Massachusetts lawmakers have passed a $130 million spending plan this week. The legislation includes a provision that freezes the unemployment insurance rate that businesses have to pay. This is the fourth consecutive year that lawmakers have put a freeze on the insurance rate, hoping to spare the state’s businesses from costly and, at times, excessive rate increases from insurance companies. Legislators believe that the rate freeze will help stimulate the state’s economy, as businesses will be saving approximately $220 per employee on insurance coverage.
The nation’s economy is still showing signs of fragility, as is evidenced in the volatility of the stock market and the closing of businesses throughout the country. The troubles facing the national economy trickle down to states that are tasked with solving these problems with little to no help from the federal government. Massachusetts legislators believe that the rate freeze is one of the best ways to ensure that the state’s economy is recovering.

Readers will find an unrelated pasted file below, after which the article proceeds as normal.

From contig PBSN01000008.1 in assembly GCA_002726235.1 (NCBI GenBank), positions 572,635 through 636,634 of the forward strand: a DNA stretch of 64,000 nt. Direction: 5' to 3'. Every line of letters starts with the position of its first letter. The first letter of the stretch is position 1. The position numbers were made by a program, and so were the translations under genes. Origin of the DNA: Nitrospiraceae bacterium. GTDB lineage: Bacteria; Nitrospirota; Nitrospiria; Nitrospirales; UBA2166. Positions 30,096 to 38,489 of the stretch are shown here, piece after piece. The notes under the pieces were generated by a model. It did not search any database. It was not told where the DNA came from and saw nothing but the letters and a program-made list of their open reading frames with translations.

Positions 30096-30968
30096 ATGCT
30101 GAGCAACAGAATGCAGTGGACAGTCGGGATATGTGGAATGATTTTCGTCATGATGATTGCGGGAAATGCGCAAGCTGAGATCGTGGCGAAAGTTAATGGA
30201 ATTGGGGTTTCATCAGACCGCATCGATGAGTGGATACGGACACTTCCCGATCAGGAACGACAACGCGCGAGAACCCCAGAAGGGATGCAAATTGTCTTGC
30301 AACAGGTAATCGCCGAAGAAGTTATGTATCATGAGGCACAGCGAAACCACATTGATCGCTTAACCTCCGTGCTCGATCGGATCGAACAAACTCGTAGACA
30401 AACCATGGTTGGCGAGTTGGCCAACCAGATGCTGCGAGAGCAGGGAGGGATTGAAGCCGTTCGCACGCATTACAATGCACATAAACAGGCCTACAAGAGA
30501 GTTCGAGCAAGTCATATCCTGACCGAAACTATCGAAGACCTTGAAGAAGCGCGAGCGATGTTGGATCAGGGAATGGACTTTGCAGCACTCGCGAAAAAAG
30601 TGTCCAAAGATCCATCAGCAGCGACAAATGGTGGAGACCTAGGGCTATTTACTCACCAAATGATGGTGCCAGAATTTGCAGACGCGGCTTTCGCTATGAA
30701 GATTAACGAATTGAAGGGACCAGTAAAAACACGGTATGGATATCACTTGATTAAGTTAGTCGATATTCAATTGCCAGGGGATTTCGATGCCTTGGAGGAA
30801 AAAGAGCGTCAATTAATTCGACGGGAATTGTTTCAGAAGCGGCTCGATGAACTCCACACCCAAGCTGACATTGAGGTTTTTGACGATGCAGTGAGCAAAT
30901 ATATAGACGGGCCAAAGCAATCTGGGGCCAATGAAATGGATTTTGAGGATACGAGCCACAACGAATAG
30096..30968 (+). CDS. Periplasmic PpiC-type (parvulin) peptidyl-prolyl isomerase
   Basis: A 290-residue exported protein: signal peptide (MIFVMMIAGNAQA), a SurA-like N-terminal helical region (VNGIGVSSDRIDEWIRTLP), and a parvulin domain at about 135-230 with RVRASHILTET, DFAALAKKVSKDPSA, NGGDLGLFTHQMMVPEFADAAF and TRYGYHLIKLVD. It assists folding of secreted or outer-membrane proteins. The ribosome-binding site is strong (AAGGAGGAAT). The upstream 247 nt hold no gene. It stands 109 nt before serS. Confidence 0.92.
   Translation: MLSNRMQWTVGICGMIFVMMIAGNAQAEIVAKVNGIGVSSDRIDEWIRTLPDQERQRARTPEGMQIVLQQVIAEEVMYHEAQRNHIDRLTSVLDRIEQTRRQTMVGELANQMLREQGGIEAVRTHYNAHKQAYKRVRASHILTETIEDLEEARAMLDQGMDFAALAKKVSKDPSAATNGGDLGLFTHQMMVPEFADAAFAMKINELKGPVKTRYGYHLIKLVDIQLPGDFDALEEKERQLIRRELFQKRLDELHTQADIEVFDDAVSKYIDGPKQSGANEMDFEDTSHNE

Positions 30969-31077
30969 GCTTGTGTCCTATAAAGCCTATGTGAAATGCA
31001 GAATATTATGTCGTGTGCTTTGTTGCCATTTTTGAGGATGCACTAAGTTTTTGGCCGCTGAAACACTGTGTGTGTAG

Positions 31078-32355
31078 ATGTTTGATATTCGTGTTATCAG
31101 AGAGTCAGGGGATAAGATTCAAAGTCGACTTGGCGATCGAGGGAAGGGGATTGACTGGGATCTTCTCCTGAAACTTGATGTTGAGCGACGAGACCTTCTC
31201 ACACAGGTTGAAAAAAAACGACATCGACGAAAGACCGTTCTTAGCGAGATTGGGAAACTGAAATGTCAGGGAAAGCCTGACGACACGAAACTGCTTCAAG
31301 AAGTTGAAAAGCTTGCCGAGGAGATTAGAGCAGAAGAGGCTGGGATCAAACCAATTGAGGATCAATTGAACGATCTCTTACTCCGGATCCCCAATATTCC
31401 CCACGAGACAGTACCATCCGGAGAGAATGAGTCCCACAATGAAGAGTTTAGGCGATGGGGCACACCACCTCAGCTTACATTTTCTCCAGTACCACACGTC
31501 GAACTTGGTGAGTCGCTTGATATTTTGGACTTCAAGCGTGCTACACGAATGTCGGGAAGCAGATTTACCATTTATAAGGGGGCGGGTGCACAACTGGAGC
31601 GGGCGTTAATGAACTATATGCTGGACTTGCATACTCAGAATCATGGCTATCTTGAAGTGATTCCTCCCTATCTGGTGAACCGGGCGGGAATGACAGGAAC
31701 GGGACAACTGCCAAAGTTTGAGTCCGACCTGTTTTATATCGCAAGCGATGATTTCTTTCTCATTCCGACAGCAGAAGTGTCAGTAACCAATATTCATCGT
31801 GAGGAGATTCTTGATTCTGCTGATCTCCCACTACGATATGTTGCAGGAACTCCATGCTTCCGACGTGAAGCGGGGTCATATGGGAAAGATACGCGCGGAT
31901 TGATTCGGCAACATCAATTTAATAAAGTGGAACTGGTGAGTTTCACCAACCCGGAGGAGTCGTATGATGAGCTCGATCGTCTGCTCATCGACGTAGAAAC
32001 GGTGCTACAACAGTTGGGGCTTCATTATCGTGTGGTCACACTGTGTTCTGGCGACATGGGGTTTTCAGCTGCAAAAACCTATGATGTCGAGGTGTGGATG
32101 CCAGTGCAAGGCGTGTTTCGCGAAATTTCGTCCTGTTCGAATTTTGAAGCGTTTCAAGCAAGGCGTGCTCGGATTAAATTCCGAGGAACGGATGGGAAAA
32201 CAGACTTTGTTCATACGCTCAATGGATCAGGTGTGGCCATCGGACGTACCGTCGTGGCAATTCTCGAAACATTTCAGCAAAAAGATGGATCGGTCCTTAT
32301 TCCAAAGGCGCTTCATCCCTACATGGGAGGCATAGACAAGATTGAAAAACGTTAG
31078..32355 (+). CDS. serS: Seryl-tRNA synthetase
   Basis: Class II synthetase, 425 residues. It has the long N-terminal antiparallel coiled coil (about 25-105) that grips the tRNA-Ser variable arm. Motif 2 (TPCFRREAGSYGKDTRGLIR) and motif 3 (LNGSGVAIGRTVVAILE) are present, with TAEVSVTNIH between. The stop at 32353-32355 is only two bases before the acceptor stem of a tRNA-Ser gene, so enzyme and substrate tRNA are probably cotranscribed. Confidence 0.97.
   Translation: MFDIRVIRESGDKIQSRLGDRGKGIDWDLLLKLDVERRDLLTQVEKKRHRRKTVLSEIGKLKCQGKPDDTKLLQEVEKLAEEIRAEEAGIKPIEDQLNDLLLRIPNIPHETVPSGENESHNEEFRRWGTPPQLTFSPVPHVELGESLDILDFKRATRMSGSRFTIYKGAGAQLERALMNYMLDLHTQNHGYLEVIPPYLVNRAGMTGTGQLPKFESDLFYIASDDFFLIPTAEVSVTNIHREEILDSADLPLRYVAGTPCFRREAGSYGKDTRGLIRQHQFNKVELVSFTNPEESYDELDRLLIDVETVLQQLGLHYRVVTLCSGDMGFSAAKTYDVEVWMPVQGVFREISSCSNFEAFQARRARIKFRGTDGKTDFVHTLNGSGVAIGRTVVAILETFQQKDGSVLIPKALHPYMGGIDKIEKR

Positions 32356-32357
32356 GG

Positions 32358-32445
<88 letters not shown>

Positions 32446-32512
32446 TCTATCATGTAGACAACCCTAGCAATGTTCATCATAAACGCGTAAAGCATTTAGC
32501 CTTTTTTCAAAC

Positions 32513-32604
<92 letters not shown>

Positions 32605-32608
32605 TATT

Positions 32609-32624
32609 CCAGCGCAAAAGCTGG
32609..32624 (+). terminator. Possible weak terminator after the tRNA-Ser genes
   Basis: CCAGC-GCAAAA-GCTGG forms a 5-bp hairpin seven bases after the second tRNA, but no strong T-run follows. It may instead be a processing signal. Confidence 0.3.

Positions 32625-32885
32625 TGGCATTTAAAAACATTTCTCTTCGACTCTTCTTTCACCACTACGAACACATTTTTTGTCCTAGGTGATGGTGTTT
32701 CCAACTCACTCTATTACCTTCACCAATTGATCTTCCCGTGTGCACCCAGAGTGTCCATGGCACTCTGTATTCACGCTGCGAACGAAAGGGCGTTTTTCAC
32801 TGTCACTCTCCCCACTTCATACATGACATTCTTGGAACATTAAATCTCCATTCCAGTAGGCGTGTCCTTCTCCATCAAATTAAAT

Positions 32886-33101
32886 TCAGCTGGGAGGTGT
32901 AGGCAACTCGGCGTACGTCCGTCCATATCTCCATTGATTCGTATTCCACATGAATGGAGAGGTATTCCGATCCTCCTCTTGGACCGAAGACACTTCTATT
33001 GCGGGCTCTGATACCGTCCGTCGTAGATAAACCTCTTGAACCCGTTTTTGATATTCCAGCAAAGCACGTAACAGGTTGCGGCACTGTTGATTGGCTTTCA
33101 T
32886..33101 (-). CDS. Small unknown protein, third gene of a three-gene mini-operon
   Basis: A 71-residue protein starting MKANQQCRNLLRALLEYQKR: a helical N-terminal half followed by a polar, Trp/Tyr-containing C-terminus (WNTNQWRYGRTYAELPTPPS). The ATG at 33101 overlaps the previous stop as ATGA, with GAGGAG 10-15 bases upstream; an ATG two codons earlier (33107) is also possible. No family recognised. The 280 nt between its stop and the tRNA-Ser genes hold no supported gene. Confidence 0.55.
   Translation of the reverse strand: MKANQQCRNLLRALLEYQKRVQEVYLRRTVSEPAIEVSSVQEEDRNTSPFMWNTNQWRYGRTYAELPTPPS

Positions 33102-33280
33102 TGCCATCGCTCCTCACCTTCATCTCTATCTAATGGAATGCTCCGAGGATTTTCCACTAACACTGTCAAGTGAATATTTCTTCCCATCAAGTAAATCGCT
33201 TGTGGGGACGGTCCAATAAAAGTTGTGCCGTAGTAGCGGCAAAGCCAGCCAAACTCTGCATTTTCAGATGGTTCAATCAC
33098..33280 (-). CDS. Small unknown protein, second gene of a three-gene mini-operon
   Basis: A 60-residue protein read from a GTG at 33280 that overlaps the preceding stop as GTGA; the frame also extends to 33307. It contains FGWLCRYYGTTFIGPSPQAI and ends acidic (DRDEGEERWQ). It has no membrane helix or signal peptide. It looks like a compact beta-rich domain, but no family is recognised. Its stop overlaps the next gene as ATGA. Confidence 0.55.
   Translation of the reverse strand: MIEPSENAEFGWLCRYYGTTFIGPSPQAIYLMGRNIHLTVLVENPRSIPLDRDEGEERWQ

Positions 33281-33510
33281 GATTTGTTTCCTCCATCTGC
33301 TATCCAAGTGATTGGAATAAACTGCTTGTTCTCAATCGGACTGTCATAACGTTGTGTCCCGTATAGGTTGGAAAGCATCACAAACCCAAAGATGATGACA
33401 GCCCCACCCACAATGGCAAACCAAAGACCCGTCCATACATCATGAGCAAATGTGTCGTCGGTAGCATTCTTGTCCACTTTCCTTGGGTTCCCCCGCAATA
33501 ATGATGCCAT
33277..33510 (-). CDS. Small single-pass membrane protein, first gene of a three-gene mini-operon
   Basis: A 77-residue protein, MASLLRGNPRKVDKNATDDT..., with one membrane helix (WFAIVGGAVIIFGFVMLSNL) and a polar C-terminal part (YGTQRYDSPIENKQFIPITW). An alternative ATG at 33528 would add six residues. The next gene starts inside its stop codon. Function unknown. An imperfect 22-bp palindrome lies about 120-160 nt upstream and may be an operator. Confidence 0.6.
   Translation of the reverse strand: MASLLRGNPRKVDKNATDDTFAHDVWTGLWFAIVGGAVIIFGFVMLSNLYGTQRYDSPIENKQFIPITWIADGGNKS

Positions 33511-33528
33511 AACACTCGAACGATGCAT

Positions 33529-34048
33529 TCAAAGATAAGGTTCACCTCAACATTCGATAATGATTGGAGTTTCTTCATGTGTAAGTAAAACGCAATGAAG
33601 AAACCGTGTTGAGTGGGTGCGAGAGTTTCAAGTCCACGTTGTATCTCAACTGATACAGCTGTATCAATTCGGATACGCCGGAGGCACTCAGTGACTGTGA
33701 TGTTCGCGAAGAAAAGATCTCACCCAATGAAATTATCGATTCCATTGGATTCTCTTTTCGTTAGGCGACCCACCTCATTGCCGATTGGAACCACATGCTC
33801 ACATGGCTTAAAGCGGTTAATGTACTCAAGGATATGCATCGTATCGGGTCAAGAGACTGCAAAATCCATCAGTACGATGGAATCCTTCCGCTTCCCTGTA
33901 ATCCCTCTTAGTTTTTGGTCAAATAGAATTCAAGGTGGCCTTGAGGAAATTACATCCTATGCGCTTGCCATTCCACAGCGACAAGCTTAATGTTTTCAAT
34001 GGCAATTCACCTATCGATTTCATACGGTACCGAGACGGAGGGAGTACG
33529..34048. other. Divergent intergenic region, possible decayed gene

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Labor leaders are decrying the rate freeze, claiming that it puts the longevity of the state’s unemployment insurance trust fund in jeopardy. All employers in the state are required to pay into the trust fund, which covers the cost of unemployment benefits for workers that have lost their jobs because of downsizing or other unforeseeable event. Legislators rebuke these claims, noting that the state’s trust fund is currently showing signs of healthy growth.
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